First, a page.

It's known as Noalox, and is available at most big box stores, electrical supply stores, and hardware stores. This will also make the bullet connectors fron Lucas work as they should, and last for as long as we'll worry about it.
I did all the connections on my Commando harness this way, and now the turn signals will blink at an idle.
Hugh: Proof the Dodo is not extinct 1964 Bonneville A couple others
Re: Ring Connectors vs. Spade Connectors?#104646 11/03/066:00 pm11/03/066:00 pm
This from a recent Coast Guard Auxiliary publication on this subject: "Crimp wire connectors should be of the ring or captive spade type rather than spade-type connectors. Captive connectors are less likely to be disconnected by vibration." Captive spade connectors are sometimes called flanged spade connectors. The ends of the "spade arms" (for want of a better term) are bent so they won't slide out if the fastener loosens slightly. Personally I use ring terminals.
I see three considerations here. The first two, the ring connector wins hands down.
1. Ring connectors are better physical connections, I.E. they stay put better. 2. They have more physical contact area, thus are better electrical connections as well.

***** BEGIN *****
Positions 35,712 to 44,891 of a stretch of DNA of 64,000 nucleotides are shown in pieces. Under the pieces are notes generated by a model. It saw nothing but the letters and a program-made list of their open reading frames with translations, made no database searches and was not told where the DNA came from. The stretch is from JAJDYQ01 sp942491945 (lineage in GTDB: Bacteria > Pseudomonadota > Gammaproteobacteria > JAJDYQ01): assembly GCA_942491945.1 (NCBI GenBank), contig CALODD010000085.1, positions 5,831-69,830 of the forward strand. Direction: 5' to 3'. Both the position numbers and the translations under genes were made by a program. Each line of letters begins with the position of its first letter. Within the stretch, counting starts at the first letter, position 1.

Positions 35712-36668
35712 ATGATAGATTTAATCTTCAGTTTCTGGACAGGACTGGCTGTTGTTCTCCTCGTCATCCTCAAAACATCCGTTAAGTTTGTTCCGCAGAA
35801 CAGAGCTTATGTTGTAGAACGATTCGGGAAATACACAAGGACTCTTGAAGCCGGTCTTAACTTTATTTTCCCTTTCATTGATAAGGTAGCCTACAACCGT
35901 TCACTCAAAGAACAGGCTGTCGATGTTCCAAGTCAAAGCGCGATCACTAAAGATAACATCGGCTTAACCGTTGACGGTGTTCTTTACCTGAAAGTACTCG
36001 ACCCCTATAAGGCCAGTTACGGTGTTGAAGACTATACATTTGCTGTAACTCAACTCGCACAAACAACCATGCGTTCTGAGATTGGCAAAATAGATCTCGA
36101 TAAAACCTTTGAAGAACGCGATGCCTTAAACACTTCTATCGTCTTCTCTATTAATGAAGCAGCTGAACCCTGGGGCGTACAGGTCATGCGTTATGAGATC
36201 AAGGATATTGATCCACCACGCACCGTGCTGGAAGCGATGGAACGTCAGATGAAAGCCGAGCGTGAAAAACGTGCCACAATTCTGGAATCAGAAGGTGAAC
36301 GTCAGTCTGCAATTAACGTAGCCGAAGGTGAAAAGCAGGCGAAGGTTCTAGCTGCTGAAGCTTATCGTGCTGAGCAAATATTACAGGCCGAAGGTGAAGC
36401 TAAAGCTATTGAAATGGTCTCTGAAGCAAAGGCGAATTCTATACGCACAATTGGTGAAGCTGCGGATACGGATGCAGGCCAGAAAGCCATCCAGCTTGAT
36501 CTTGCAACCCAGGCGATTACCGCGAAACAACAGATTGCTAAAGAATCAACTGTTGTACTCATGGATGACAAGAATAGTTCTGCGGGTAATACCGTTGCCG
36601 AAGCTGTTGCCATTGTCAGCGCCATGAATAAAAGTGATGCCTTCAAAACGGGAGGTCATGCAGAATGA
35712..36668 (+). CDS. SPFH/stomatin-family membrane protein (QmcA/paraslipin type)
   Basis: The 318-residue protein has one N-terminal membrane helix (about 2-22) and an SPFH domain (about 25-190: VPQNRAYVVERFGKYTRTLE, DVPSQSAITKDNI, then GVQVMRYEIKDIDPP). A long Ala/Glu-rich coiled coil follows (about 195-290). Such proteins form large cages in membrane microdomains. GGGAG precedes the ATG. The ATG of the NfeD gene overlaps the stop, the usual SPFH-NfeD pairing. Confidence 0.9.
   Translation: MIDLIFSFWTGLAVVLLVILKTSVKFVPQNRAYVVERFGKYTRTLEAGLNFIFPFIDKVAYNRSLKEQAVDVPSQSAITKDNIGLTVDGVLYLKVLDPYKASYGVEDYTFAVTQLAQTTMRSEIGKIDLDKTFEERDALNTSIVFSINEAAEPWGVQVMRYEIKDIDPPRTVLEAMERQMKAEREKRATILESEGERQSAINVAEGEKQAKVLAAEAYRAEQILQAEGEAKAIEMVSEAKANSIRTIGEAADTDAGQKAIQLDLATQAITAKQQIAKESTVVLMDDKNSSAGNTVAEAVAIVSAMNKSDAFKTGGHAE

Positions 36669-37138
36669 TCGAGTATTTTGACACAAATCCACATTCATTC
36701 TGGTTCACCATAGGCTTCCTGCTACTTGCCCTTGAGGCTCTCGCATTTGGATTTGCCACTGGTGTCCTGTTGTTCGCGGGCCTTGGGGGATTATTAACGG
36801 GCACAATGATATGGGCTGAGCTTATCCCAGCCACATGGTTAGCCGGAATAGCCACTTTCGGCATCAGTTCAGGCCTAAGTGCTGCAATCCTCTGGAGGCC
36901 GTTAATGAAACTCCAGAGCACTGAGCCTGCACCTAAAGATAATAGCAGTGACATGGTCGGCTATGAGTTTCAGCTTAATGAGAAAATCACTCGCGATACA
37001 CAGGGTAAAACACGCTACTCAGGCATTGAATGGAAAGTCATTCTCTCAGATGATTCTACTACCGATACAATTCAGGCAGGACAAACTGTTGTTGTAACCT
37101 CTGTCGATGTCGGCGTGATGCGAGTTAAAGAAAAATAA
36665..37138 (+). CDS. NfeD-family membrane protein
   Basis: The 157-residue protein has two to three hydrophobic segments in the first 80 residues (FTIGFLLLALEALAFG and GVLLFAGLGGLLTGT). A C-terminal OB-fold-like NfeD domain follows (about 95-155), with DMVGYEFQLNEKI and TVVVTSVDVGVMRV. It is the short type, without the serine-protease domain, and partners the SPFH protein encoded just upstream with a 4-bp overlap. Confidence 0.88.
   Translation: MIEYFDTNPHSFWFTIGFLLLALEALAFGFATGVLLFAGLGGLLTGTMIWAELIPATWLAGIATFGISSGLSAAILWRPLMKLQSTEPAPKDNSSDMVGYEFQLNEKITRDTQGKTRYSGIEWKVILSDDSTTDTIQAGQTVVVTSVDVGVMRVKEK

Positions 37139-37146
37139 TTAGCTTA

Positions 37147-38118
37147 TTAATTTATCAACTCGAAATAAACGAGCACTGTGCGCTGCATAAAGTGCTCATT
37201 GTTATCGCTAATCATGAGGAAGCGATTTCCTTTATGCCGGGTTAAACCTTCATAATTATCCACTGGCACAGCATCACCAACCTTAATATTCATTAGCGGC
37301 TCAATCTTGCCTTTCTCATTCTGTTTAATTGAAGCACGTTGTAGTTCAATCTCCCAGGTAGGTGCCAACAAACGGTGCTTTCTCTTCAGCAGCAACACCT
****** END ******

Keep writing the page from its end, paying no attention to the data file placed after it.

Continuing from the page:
My third consideration has to do with ease of maintenance. I like to be able to troubleshoot electrical probs without using wrenches or screwdrivers so IMHO, with Lucas electrics, the spade connectors win hands down. I solder them on the wires and used shrink wrap on both male and female and leave enough shrink material to overlap a little. That way, I can disconnect without wrenches, screwdrivers or wire cutters, connect a meter, fix the problem and reconnect.
My .02, Bernie
'Never argue with an idiot, they'll bring you down to their level, and beat you with experience'
There are good blade connectors and there are better ones. Some have a "tooth" in the middle to better grab the blade. Some have two sets of clamps, one for the bare wire and one for the insulation. Most are ok as long as they're not 40 years old, and you can tighten up the terminals with pliers if they feel loose going on. If you buy those they sell in automotive stores with the ugly plastic insulators, discard the insulator, crimp and solder the terminal, and use shrink tube to insulate.
Sometimes the connectivity problem is between the wire and the terminal, rather than between the terminal and the blade. This can be avoided by using a good crimper and/or by soldering.